D3 to inhibit maturation of
dendritic cells (DC) and down-regulate production of the
immunostimulatory IL-12, and the observed increase in immu-
nosuppressive IL-10
28,29
. Human epidemiological studies
indicate supplementation with 1,25(OH)
2
D3 as an independent
protective factor influencing the occurrence of Th-1 mediated
autoimmunity
30,31
.
1,25(OH)
2
D3 acts as an immune system modulator, pre-
venting excessive expression of inflammatory cytokines and
increasing the ’oxidative burst’ potential of macrophages. Per-
haps most importantly, it stimulates the expression of potent
anti-microbial peptides, which exist in neutrophils, monocytes,
NK cells, and in epithelial cells lining the respiratory tract
where they play a major role in protecting the lung from infec-
tion
32
. Volunteers inoculated with live attenuated influenza
virus are more likely to develop fever and serological evi-
dence of an immune response in the winter, a period of the
year characterized by vitamin D insufficiency
32
. Vitamin D
deficiency predisposes children to respiratory infections.
Ultraviolet radiation (either from artificial sources or from
sunlight) reduces the incidence of viral respiratory infections,
as does cod liver oil (which contains vitamin D)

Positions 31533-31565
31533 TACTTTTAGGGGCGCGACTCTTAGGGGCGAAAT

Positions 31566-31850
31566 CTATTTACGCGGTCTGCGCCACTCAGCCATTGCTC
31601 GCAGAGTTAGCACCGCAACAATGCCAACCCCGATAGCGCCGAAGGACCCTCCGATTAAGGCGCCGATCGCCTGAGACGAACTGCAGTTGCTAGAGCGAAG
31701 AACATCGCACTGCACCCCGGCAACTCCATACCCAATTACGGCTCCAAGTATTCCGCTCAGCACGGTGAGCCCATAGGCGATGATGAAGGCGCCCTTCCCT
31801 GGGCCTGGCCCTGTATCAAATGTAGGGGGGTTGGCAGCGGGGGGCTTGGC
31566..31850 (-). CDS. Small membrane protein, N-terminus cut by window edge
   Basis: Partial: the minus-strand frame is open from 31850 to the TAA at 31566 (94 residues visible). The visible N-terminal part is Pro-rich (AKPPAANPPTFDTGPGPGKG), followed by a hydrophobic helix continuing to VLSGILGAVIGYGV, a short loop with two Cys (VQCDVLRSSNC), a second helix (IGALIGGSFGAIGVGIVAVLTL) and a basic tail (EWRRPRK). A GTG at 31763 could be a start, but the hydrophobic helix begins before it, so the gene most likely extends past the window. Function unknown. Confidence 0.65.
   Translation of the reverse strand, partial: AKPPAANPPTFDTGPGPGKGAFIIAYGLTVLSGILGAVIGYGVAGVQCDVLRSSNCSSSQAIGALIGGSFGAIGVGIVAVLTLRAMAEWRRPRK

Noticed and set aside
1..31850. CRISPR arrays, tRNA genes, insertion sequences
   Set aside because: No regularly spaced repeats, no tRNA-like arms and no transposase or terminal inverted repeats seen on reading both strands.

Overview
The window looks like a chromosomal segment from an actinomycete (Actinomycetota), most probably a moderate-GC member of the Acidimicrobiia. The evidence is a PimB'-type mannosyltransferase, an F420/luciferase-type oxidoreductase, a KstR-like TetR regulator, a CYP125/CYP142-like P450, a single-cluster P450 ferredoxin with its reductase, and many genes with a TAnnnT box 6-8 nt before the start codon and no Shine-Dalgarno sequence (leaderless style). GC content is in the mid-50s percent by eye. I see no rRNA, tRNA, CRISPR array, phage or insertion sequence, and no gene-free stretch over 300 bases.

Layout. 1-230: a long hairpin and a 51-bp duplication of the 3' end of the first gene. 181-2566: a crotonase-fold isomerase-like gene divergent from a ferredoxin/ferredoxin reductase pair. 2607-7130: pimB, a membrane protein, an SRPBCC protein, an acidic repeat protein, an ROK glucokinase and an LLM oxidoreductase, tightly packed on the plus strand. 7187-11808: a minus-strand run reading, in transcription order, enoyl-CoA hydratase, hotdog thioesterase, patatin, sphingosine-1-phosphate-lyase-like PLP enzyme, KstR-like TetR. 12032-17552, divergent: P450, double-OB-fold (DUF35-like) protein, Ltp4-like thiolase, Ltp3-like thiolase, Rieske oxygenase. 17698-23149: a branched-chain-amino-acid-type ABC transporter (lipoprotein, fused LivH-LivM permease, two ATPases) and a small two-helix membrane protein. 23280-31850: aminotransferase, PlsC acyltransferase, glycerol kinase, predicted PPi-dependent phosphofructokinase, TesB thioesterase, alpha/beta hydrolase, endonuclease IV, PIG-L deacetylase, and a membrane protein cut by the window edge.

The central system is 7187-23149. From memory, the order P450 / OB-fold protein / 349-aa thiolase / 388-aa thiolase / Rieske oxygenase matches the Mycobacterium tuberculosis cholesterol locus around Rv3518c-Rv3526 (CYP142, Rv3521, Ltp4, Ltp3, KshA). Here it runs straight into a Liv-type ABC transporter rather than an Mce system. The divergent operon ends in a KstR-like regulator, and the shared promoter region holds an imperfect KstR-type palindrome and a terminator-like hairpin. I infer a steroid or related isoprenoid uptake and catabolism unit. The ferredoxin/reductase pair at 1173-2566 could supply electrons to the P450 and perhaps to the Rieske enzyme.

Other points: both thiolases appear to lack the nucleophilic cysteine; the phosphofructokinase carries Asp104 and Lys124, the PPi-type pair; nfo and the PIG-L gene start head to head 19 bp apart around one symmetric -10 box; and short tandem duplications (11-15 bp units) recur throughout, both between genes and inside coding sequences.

32
.
Vitamin E
Free radicals and lipid peroxidation are immunosuppressive and
due to its strong lipid-soluble antioxidant activity vitamin E is
able to optimise and enhance the immune response. Supplemen-
tation with vitamin E increases lymphocyte proliferation in
response to mitogens, production of IL-2, NK cell cytotoxic
activity, and phagocytic activity by alveolar macrophages, and
causes an increased resistance against infectious agents indicat-
ing that higher vitamin E intake is promoting a Th1 cytokine
mediated response and suppressing a Th2 response
33
.
Immune function in humans declines with age (immunose-
nescence). Alterations include impaired T cell-dependent
functions such as T-cell proliferation to mitogens, antibody
response after primary immunization with T-cell dependent
antigens, impaired DTH and IL-2 production, whereas IL-4
and IL-6 are elevated. These findings could indicate a shift
from a pro-inflammatory Th1 to a more anti-inflammatory
Th2 cytokine response due to ageing
34 36
. Since deregulation
of the responses with age is associated with a higher morbidity
and mortality from infections and neoplastic diseases, vitamin
E has been investigated in human studies with regard to its
potential to improve the overall immune response, especially
in the elderly
37 46
. Further support for a more specific role
of vitamin E is provided by the finding that vitamin E sup-
plementation increases IL-2 production of T cells and
enhances a Th1 response and decreased the expression of
IL-4, a stimulator of Th2 response. Other studies indicate
that vitamin E causes a shift toward greater proportions of
antigen-experienced memory T cells with fewer naive T
cells
47
. Recent reviews comprehensively confirmed the
role of vitamin E and immunity in man, especially in the
elderly
4,33
.
Vitamin C
Reactive oxygen species (ROS), generated by activated immune